Dems look to tie Ukraine, Rus­sia

White House won’t take part in next impeachmen­t stage

Orlando Sentinel - - FRONT PAGE - By Lisa Mas­caro and Mary Clare Jalonick

Pelosi mak­ing case that Trump’s pres­sure campaign on Ukraine was part of a trou­bling al­liance with Rus­sia.

WASHINGTON — House Democrats are bring­ing the impeachmen­t fo­cus back to Rus­sia as they draft for­mal charges against Pres­i­dent Don­ald Trump.

Speaker Nancy Pelosi is con­nect­ing the dots — “all roads lead to Putin,” she says — and mak­ing the argument that Trump’s pres­sure campaign on Ukraine was not an iso­lated in­ci­dent but part of a trou­bling bond with the Rus­sian pres­i­dent reach­ing back to spe­cial coun­sel Robert Mueller’s find­ings on the 2016 elec­tion.

“This has been go­ing on for 21⁄2 years,” Pelosi said. “This isn’t about Ukraine. It’s about Rus­sia. Who ben­e­fited by our with­hold­ing of that mil­i­tary as­sis­tance? Rus­sia.”

The fram­ing is tak­ing on greater ur­gency and im­por­tance, both as a prac­ti­cal mat­ter and a po­lit­i­cal one, as Democrats move into writ­ing the ar­ti­cles of impeachmen­t.

It’s an at­tempt to ex­plain why Amer­i­cans should care that Trump pushed Ukraine to in­ves­ti­gate ri­val Joe Bi­den while with­hold­ing $400 mil­lion in mil­i­tary aid that Con­gress had ap­proved for the strug­gling Eastern Euro­pean ally fight­ing a bor­der war with Rus­sia.

“Some­times peo­ple say, ‘Well I don’t know about Ukraine. I don’t know that much about Ukraine,’ ” Pelosi said Thurs­day in an­nounc­ing the de­ci­sion to draft for­mal charges. “Well, our ad­ver­sary in this is Rus­sia. All roads lead to Putin. Un­der­stand that.”

At the same time, trac­ing the arc of Trump’s be­hav­ior from the 2016 campaign to the present stitches it all to­gether. And that helps the speaker bal­ance her left­flank lib­er­als, who want more charges brought against Trump, in­clud­ing from Mueller’s re­port, and cen­trist Democrats who pre­fer to keep the argument more nar­rowly fo­cused on Ukraine.

Pelosi and her team are try­ing to con­vey a mes­sage that impeachmen­t is in­deed about Ukraine — Trump’s ask­ing-for-a-fa­vor phone call that sparked the probe — but also about a pat­tern of be­hav­ior that could stoke re­newed con­cern about his at­ti­tude to­ward Rus­sia ahead of the 2020 elec­tion.

“It shows that a leop­ard doesn’t change his spots,” said Rep. Eric Swal­well, D-Calif., a mem­ber of the In­tel­li­gence Com­mit­tee, which drafted the 300-page re­port on the Ukraine in­quiry that serves as the foun­da­tion for the impeachmen­t pro­ceed­ings.

With ar­ti­cles of impeachmen­t coming in a mat­ter of days and votes in the House ex­pected by Christ­mas, Trump’s team is hard­en­ing its argument that the pres­i­dent did noth­ing wrong. They say vot­ers will stick with him at the Democrats’ ex­pense next Novem­ber.

Late Fri­day, White House Coun­sel Pat Cipol­lone in­formed the Ju­di­ciary Com­mit­tee that the ad­min­is­tra­tion would not be par­tic­i­pat­ing in up­com­ing hear­ings, de­cry­ing the pro­ceed­ings as “com­pletely base­less.“

Trump’s campaign also an­nounced new ral­lies tak­ing the case di­rectly to vot­ers — as well as a new email fundrais­ing pitch that claims the Democrats have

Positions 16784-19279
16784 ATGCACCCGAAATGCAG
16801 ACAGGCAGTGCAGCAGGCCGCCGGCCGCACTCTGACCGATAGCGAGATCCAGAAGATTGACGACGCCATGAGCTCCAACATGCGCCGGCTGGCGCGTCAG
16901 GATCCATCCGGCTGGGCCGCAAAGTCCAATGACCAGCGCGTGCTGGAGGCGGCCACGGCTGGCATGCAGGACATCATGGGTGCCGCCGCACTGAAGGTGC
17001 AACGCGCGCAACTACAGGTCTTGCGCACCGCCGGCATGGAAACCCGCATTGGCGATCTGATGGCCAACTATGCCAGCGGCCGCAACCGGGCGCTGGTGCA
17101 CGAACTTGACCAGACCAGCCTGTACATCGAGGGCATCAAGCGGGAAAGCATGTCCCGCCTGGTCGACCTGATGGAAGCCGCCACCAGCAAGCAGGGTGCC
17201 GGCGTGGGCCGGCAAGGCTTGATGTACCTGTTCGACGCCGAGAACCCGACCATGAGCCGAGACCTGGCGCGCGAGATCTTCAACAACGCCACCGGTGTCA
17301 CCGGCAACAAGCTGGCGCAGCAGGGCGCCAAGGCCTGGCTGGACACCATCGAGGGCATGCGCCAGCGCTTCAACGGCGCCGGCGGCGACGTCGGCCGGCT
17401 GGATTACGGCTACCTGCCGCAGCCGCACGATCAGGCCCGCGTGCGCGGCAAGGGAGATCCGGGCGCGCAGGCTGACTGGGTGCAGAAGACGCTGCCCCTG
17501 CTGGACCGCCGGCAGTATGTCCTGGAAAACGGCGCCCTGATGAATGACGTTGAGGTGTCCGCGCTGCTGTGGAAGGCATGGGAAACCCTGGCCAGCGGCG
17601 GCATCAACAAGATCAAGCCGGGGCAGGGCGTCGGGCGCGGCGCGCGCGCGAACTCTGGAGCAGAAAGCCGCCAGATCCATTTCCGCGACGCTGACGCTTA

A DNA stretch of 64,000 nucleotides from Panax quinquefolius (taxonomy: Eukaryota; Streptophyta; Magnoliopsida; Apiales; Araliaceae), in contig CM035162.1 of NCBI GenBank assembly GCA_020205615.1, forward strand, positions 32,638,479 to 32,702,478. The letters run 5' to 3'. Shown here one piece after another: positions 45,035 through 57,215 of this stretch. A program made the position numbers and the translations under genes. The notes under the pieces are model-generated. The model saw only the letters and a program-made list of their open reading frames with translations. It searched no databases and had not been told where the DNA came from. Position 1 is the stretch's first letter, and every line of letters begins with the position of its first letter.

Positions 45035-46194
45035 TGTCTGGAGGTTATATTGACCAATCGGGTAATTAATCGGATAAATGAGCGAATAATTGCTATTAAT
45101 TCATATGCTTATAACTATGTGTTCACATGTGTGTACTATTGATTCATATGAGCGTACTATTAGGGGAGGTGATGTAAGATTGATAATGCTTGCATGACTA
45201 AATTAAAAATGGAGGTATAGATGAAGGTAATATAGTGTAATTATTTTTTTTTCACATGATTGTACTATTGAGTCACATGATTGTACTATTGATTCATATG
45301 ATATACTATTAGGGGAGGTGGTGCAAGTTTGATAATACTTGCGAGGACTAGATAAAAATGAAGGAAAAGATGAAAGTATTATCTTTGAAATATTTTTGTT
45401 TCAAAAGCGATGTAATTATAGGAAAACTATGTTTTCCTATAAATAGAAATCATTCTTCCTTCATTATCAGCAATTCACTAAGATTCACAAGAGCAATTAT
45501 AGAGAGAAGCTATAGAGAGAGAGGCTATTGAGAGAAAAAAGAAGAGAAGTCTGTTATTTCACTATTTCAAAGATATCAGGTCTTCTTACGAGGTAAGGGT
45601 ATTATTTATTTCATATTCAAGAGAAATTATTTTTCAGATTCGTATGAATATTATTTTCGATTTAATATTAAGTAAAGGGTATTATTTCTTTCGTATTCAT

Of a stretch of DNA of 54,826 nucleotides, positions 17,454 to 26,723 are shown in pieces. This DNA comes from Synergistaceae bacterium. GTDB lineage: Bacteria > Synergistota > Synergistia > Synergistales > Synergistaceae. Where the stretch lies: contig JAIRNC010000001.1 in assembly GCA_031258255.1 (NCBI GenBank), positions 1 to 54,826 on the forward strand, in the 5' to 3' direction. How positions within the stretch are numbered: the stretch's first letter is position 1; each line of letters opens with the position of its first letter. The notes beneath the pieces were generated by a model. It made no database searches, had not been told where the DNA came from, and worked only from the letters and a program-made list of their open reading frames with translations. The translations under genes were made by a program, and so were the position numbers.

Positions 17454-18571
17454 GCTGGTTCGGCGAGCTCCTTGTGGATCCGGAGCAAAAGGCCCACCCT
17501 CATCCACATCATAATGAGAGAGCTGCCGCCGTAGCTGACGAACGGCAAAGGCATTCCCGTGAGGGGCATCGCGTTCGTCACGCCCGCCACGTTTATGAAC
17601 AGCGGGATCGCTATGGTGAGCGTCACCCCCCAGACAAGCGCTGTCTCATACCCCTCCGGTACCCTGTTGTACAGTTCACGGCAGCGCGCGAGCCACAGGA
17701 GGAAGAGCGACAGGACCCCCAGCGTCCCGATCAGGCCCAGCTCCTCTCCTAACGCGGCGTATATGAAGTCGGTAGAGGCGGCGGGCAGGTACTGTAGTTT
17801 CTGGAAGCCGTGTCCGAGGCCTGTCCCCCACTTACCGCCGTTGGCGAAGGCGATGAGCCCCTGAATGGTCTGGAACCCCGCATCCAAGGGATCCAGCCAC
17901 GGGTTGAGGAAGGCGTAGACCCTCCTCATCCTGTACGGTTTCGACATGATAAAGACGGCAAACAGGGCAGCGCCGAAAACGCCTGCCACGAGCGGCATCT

“gone ab­so­lutely in­sane.”

“The Democrats have NO impeachmen­t case and are de­mean­ing our great Coun­try at YOUR ex­pense,” Trump wrote in the email to sup­port­ers. “It’s US against THEM.”

Demo­cratic law­mak­ers and aides are work­ing be­hind closed doors over the week­end as the ar­ti­cles are be­ing drafted and Ju­di­ciary Com­mit­tee mem­bers are pre­par­ing for hear­ings and votes ex­pected next week.

The ar­ti­cles are likely to en­com­pass two ma­jor themes — abuse of of­fice and ob­struc­tion — as the drafters strive to reach the Constituti­on’s bar of “trea­son, bribery or other high crimes and mis­de­meanors.” But they could be di­vided up into mul­ti­ple ar­ti­cles.

Democrats ar­gue that Trump abused his of­fice when he asked Ukraine

Pres­i­dent Volodymyr Ze­len­skiy for a “fa­vor” dur­ing a July 25 phone call con­grat­u­lat­ing the newly elected comedian-turned­pres­i­dent. Trump wanted Ukraine to an­nounce it was in­ves­ti­gat­ing Democrats in­clud­ing Bi­den, ac­cord­ing to a rough tran­script re­leased un­der pres­sure by the White House.

They might also in­clude a charge of “bribery,” based on Trump’s de­ci­sion to with­hold the mil­i­tary aid and stall on grant­ing Ze­len­skiy a cov­eted White House visit the new pres­i­dent was seek­ing as a show of sup­port from the U.S., its most im­por­tant ally.

The money was re­leased once Con­gress be­gan in­ves­ti­gat­ing in Septem­ber. The meet­ing never hap­pened.

Ob­struc­tion ar­ti­cles could in­clude ob­struc­tion of Con­gress, as the White

House or­dered of­fi­cials not to com­ply with House sub­poe­nas for testimony or doc­u­ments in the in­quiry. They could also in­clude ob­struc­tion of jus­tice, based on Mueller’s re­port on the orig­i­nal Trump-Rus­sia in­ves­ti­ga­tion.

Democrats ex­pect there will be two to four ar­ti­cles of impeachmen­t against the pres­i­dent. Merg­ing the Mueller find­ings into the over­all charges by mak­ing the di­rect link to Ukraine might be one way to reach all sides.

Said Rep. Jamie Raskin, D-Md., a mem­ber of the Ju­di­ciary Com­mit­tee, “You know we have to ex­plore the pos­si­bil­ity that the Ukraine episode is not some kind of aber­ra­tional out­burst but rather re­flec­tive of a con­tin­u­ing course of mis­con­duct.”


Democrats ar­gue that Pres­i­dent Trump abused his of­fice when he asked Ukraine Pres­i­dent Ze­len­skiy for a “fa­vor.”

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